Member Stories

September 18-25
Here's what we're reading by EWA members.

This week’s selection of member stories highlights a diverse set of articles from across the country. 

In Austin, schools face a third year of decreasing enrollment, Melissa Taboada reports for The Austin American-Statesman. Meanwhile, a small school district in New Jersey is facing the opposite problem. Karen Yi of the Asbury Park Press has a great story on how schools are dealing with growing pains after a wave of growth among the city’s Hispanic immigrant population. Also on the K-12 front, Theresa Harrington of EdSource writes about the diversity gap between students and teachers and California districts’ efforts to combat it. In Las Vegas, schools are struggling to recruit teachers — of any race. Jessica Huseman has the details for Slate. Another news story from Nevada by Trevon Milliard of the Reno Gazette-Journal explores growing expectations for students to attend preschool, or “the new kindergarten.” At The Courier-Journal in Kentucky, Allison Ross offers a closer look at the state’s percentile rankings system after a superintendent’s speech promoting dramatic academic growth in the Jefferson County school district. Keung Hui of The News & Observer writes that North Carolina’s largest school district has blocked the Snapchat app on its WiFi network. There’s a bit of comic relief in the story too, as Hui highlights includes snippets of Twitter wars ignited by the policy change.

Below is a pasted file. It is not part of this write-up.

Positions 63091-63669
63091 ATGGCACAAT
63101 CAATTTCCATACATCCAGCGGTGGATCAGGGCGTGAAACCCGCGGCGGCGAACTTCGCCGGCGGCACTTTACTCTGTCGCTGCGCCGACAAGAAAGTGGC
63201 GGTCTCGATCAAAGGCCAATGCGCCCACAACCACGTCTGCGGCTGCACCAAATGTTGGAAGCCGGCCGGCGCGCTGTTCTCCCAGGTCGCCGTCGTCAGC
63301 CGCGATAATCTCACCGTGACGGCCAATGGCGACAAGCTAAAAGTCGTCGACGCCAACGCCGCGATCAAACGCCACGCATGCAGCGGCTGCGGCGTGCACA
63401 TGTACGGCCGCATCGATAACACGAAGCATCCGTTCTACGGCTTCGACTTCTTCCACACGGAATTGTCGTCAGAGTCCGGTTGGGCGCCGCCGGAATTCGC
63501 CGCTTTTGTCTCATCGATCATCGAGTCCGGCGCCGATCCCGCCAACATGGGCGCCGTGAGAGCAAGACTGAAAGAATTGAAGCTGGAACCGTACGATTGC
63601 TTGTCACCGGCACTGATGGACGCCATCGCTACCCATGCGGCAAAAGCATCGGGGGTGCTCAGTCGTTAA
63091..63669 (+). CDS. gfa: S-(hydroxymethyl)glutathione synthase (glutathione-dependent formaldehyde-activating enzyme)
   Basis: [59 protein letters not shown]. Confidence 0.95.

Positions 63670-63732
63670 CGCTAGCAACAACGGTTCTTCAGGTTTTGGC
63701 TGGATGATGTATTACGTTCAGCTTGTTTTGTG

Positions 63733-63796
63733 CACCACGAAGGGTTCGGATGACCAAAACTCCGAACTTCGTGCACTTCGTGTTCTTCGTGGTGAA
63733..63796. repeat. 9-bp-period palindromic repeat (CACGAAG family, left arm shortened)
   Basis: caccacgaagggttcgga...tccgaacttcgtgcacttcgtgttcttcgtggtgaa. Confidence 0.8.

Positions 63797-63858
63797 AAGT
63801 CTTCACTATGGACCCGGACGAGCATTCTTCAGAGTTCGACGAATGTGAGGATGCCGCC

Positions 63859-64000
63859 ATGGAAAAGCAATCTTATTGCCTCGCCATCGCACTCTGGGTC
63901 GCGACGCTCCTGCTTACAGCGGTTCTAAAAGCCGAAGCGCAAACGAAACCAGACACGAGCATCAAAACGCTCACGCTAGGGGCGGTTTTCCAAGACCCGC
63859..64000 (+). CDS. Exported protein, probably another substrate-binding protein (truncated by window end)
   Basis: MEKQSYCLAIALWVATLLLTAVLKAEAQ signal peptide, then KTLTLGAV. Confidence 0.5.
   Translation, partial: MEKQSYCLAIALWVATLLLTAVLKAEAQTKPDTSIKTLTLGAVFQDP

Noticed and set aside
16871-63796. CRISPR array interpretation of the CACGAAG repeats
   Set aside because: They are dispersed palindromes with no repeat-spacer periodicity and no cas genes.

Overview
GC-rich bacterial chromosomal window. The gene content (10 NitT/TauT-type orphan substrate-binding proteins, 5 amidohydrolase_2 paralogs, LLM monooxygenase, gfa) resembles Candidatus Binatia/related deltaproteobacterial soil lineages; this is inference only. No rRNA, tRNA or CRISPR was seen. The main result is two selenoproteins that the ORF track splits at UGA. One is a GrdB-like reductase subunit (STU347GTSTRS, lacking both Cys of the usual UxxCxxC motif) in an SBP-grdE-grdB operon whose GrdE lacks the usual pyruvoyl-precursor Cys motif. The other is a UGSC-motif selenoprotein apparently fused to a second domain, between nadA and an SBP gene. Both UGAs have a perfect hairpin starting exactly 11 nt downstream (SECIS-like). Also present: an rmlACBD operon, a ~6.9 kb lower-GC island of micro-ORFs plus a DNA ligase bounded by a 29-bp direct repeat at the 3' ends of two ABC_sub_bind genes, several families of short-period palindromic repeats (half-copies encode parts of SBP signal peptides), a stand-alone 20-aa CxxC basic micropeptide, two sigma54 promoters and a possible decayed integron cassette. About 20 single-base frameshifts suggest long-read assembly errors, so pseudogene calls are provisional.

In WAMU’s latest documentary, “Lower Income, Higher Ed,” Kavitha Cardoza and team explore the broader challenges facing low-income college students and consider potential solutions to the nation’s low college completion rates. At the University of Maine, future teachers get lessons from virtual, avatar students, Nick McCrea of the Bangor Daily News reports. 

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